10 Outrageous Cartoon Moments That Use Real Physics


Woody Dangles From His Pullstring in 'Toy Story 3'

Woody's pull string counteracts gravity. Take that, gravity! Screen capture by HowStuffWorks staff
Woody's pull string counteracts gravity. Take that, gravity! Screen capture by HowStuffWorks staff

This scene from "Toy Story 3" is a great parody of the classic "Mission Impossible" ceiling drop gag. In the scene, Woody hangs from a tree, caught by his pull string. Then the string retracts, activating his built-in voice recording. The physics here is fairly straightforward -- we're measuring the net forces at work on Woody to see how and if he moves.

At first, Woody is falling, accelerating toward the ground due to gravity. The string gets caught on a tree, so now there's a force counteracting gravity: The tension force of the string is pulling Woody up. For a second, the tension force is equal to the gravitational force, so Woody hangs motionless. The net forces acting on him are in balance.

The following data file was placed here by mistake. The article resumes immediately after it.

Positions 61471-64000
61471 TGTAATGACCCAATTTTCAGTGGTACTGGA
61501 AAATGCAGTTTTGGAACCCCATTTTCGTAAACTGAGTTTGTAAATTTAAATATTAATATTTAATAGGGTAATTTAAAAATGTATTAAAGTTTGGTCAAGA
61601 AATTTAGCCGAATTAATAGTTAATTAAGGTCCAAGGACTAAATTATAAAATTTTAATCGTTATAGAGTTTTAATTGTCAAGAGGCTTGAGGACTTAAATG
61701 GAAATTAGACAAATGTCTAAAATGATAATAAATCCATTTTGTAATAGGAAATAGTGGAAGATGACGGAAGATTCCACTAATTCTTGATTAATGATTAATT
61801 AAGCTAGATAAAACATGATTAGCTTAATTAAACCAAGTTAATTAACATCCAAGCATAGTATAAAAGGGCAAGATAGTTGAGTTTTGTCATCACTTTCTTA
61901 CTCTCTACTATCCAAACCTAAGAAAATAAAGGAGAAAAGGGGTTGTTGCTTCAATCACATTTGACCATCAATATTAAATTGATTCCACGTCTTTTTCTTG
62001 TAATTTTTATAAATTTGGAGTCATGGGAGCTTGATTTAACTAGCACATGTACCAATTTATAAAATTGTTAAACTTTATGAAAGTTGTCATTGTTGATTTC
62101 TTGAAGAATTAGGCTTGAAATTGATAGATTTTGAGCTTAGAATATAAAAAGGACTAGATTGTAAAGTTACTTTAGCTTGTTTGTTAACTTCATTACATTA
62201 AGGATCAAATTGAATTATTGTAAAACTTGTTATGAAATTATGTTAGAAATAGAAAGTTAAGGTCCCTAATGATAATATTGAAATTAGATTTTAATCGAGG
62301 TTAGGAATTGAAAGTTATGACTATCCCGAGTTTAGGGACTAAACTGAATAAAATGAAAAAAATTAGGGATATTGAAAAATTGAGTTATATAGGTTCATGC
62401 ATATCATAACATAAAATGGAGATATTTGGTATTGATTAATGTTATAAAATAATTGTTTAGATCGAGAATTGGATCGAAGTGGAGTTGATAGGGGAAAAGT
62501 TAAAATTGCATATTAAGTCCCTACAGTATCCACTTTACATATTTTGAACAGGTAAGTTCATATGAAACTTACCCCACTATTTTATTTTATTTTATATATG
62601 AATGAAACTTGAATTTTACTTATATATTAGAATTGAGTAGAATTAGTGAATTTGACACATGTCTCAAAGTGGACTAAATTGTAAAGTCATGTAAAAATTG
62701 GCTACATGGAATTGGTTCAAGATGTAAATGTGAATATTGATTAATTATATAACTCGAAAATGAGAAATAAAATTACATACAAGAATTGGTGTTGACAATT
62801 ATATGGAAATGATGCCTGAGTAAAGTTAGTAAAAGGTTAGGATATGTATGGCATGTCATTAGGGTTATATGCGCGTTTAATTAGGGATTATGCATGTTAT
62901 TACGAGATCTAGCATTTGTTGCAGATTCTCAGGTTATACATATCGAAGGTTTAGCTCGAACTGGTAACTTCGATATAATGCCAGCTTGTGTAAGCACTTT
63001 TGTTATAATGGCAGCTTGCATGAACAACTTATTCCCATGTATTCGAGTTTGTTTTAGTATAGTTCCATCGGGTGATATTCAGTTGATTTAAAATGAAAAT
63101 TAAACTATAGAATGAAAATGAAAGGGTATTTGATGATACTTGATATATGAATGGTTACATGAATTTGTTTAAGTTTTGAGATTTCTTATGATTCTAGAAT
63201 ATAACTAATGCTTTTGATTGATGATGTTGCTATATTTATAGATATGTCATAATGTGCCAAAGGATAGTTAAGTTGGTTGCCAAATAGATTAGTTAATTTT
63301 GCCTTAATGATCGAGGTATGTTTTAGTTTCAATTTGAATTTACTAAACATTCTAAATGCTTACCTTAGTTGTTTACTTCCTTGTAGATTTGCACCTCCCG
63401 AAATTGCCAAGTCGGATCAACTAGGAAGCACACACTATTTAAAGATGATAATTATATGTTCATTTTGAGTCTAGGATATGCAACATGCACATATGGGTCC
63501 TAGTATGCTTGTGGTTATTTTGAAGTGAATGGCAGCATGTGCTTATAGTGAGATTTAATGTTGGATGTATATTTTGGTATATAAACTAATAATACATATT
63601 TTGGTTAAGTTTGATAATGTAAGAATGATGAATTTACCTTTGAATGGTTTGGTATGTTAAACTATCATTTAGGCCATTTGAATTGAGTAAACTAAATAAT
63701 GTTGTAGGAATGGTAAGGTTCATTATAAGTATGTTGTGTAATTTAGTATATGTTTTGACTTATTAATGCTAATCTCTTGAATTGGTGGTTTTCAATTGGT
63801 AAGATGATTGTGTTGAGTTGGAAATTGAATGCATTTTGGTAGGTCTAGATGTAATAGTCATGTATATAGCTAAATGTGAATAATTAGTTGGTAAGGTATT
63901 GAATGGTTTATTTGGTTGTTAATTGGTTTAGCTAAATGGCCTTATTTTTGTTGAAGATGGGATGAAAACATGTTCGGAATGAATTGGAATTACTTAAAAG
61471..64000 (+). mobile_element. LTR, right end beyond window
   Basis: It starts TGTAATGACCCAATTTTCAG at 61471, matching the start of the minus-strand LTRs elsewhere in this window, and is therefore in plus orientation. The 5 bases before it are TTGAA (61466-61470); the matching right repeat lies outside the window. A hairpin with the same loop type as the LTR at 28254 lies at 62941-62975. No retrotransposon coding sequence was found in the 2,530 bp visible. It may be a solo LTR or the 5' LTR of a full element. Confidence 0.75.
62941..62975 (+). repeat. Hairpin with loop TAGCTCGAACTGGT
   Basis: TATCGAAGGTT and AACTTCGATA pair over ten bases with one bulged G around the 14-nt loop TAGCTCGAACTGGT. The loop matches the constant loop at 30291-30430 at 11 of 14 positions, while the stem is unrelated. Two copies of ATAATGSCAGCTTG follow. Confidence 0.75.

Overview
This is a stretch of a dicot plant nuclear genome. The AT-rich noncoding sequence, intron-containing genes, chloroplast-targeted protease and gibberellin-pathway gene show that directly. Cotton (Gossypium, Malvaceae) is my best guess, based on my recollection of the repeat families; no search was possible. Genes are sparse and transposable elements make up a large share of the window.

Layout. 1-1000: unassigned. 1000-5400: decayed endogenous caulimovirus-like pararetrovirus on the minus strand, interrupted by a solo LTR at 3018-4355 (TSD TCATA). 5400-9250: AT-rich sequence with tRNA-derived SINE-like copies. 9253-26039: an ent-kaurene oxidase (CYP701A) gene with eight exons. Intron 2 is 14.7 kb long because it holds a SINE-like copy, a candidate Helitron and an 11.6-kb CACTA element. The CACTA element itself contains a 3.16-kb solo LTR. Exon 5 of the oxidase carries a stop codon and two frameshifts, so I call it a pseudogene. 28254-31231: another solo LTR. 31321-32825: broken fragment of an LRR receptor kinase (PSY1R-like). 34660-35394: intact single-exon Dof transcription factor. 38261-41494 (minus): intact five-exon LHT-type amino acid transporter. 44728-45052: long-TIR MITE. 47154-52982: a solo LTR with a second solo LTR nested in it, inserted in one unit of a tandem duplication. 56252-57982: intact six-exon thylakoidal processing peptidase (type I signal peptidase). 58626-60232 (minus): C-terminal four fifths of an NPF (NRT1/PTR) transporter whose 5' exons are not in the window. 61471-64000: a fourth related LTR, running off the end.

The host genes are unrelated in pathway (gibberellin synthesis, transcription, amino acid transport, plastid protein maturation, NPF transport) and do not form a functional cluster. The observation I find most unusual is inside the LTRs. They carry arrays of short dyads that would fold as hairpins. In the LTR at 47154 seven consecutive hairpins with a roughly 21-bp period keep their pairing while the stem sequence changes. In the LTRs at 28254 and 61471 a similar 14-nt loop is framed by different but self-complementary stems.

Then some mechanism in Woody activates, presumably a spring that winds the string up inside him. The spring applies extra tension force to the string (we can treat the spring as part of Woody, in terms of determining which forces are acting on which objects). This increase in the tension force exceeds the gravitational force, so Woody begins accelerating upward. However, he stops accelerating and then moves up at a constant pace, meaning the forces balanced out again. The spring had a little extra oomph at the start to get Woody moving, apparently.

Author's Note: 10 Outrageous Cartoon Moments That Use Real Physics

I always learn a lot when I research and write a HowStuffWorks article, but this one was a serious crash course in physics. I'd understood a lot of these physical laws on a conceptual level, but really drilling down and looking at the formulas gave me a much deeper understanding. I was knee-deep in calculating Superman's pulling force on the inclined plane at one point, but had to cut that out because it was too long. I got a lot of help from my wife, who is a high school physics teacher.

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